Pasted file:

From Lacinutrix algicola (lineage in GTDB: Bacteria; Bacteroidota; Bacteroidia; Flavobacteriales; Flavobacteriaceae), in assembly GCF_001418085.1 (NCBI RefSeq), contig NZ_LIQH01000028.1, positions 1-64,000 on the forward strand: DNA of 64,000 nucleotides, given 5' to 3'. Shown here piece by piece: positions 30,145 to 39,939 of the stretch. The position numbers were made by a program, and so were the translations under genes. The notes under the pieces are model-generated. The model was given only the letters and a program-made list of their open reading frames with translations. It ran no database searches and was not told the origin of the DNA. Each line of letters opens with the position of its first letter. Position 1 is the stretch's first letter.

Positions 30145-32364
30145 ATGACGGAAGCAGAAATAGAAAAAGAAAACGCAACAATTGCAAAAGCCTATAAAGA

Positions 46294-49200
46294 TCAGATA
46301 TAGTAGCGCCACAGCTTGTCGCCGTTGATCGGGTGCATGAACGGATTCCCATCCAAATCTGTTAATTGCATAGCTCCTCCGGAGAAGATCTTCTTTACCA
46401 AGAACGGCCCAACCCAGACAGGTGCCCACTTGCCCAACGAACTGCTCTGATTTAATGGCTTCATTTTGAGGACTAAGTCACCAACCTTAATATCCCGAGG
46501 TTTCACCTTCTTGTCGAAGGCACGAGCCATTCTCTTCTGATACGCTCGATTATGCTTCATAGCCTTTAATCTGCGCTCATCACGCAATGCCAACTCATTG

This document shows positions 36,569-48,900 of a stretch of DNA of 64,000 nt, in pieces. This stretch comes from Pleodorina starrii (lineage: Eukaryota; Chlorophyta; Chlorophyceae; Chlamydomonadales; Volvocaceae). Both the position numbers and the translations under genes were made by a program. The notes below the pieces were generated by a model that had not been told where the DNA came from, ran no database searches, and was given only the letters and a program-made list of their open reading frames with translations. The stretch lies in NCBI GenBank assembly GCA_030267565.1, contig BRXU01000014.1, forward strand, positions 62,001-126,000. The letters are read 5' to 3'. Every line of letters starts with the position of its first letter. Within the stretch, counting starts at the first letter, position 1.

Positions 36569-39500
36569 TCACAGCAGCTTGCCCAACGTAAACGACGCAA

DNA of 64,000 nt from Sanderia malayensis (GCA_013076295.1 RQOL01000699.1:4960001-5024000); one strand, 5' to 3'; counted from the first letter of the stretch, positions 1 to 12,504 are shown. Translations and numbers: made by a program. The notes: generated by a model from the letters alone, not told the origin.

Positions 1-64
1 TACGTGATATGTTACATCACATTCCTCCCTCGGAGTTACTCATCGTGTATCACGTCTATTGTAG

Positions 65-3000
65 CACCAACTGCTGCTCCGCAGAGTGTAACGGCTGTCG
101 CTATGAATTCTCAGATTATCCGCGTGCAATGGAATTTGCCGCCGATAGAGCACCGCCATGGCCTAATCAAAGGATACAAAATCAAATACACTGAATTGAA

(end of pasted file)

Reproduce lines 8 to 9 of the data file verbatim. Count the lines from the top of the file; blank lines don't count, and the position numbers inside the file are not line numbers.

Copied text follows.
46501 TTTCACCTTCTTGTCGAAGGCACGAGCCATTCTCTTCTGATACGCTCGATTATGCTTCATAGCCTTTAATCTGCGCTCATCACGCAATGCCAACTCATTG

This document shows positions 36,569-48,900 of a stretch of DNA of 64,000 nt, in pieces. This stretch comes from Pleodorina starrii (lineage: Eukaryota; Chlorophyta; Chlorophyceae; Chlamydomonadales; Volvocaceae). Both the position numbers and the translations under genes were made by a program. The notes below the pieces were generated by a model that had not been told where the DNA came from, ran no database searches, and was given only the letters and a program-made list of their open reading frames with translations. The stretch lies in NCBI GenBank assembly GCA_030267565.1, contig BRXU01000014.1, forward strand, positions 62,001-126,000. The letters are read 5' to 3'. Every line of letters starts with the position of its first letter. Within the stretch, counting starts at the first letter, position 1.